OPINION: Being an invisible employee in the work place
12 July 2017
By Mncedisi Mdunyelwa
During the past two decades, the situation of professionals with disabilities has changed. We have expanded our career aspirations. As blind people, for example, we are no longer confined to basket making, switchboard operating, music or law. We have seen the integration of people with visual impairment into different fields, such as social work, physiotherapy, education, politics, managerial positions, etc. Integration, however, does not necessarily mean acceptance and equality nor does it mean that the stress and frustration created by prejudice and attitude has been resolved.
The world of business today is very different from the world of business three decades ago. Advances in technology plus the evolving work in this country have contributed to the business environment of the 21st century. The development of inclusive policy and legislative frameworks has led to people with disabilities participation in the employment sector and changes in many aspects of South African life. It is a notable fact that there are some issues that continue to plague blind and partially sighted people as they attempt to progress in the professional fields.
Noted is that people with disabilities constitute less than 2% of the total labour force. Most people with disabilities remain in the lower levels of employment for more than two decades. One of the difficulties is that in most cases blind people are restricted to play meaningful leadership roles and even if they are employed at managerial level sighted people should make decisions on their behalf. Many of us, especially people with visual impairment, realise that number of restrictive environment and disabling barriers restrict us from securing an equivalent lifestyle to non-disabled people. To me to be disabled persons means to be discriminated against or someone else takes decisions without your consent.
Important to note is that social exclusion is often the hardest to overcome. Negative stereotypes are commonly attached to disability. The consequences are particularly severe for visually impaired people who are subject to social, cultural, economic, political disadvantages due to inability to see. In my years of activism in the disability movement, I realised that seeking equal employment opportunities is difficult for people with visual impairment. If you are fortunate to get employment, it will be either under-employment or experience subtle discrimination. We are thankful for the existing legislation and policies for provision of reasonable accommodation, but what must be really worked upon is attitude towards disability.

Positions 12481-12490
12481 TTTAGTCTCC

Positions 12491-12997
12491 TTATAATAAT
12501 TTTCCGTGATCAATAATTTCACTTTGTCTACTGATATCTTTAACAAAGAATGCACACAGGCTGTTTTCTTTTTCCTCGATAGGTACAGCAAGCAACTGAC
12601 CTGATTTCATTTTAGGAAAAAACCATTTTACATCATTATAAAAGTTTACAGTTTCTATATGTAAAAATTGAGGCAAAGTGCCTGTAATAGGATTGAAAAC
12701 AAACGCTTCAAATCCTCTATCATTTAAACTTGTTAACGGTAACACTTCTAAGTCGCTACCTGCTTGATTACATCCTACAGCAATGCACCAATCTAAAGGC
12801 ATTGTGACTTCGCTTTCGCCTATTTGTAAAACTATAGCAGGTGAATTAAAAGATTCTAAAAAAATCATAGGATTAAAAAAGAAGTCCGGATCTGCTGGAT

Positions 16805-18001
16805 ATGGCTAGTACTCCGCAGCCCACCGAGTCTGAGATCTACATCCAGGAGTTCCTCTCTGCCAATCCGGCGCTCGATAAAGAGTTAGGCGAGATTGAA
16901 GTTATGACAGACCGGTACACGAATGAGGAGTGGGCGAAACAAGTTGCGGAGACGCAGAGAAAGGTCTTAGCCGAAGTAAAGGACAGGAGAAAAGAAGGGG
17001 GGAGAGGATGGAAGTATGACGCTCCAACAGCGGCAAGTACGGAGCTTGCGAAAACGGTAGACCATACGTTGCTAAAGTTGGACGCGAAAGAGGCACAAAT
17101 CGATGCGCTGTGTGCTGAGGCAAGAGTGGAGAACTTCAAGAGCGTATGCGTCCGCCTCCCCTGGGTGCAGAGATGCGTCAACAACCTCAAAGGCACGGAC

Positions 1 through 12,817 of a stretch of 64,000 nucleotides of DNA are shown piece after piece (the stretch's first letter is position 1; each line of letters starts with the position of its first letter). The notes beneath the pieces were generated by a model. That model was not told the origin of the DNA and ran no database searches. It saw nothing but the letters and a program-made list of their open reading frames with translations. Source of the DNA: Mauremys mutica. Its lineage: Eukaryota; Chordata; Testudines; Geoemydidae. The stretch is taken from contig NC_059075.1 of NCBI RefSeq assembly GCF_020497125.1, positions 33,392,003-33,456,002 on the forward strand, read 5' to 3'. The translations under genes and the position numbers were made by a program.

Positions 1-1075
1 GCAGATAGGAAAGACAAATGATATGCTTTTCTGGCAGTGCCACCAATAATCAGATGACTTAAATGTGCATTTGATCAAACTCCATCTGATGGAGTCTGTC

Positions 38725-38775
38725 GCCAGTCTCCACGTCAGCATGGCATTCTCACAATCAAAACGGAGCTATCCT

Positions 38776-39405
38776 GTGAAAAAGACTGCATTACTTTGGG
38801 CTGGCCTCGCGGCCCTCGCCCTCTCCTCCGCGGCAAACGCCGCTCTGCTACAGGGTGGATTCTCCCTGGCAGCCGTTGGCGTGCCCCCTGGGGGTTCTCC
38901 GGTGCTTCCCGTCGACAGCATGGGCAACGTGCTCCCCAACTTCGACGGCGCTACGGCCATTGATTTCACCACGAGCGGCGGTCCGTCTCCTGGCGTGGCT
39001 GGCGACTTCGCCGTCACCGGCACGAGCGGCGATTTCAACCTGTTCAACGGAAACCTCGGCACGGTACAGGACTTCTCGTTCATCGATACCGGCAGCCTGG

The critical question is employers willing to hire persons with disabilities because one must comply with the law and meet the required employment equity targets? Many times you find employers wanting people with disabilities to fill some positions. However, they will specify that they do not want blind people. It is important at this point to reflect on one of the interesting meeting our section held with another section in the department. About three quarter of the meeting the visually impaired colleague and I were addressed as if we are from an NGO of the disabled people and not part of the department as employees and as managers. Further, non-disabled facilitators in meetings will make sure that they only give a disabled person on items they think pertains to disability only. It is forgotten that our competencies are not always disability.
Our opinions as professionals with disabilities, even on the subject of disability are not generally rewarded with the same validity as the opinions of non-disabled professionals, particularly medical experts. I do not of course dispute that they may be dealing with facts. The question is rather one of whether these facts can be adequately interpreted from a strictly non-disabled person point of view. Are these facts simply processed in such a way that there is necessarily built upon them an image of the disabled person as inadequate?
There is much that needs to change so that we can fully participate and be productive in the work place, and much about support we get or do not get needs rethinking. Like many visually impaired people, I have no doubt that it is not my blindness that keeps me away from being recognised with my capabilities, but it is the attitude of others towards my disability. The key to ensure integration and inclusion of visually impaired persons in the work place is to listen to visually impaired people and to take full account of their views in making decisions as well as tackling negative attitudes.
We need to build up a picture of what it is like to be a person with a visual impairment in a world run by non-disabled people. This involves treating opinions and experiences of visually impaired people as valid and important; more than this, they must be nurtured and given an overriding significance. Our experiences must be expressed in our words and integrated in the consciousness of mainstream society.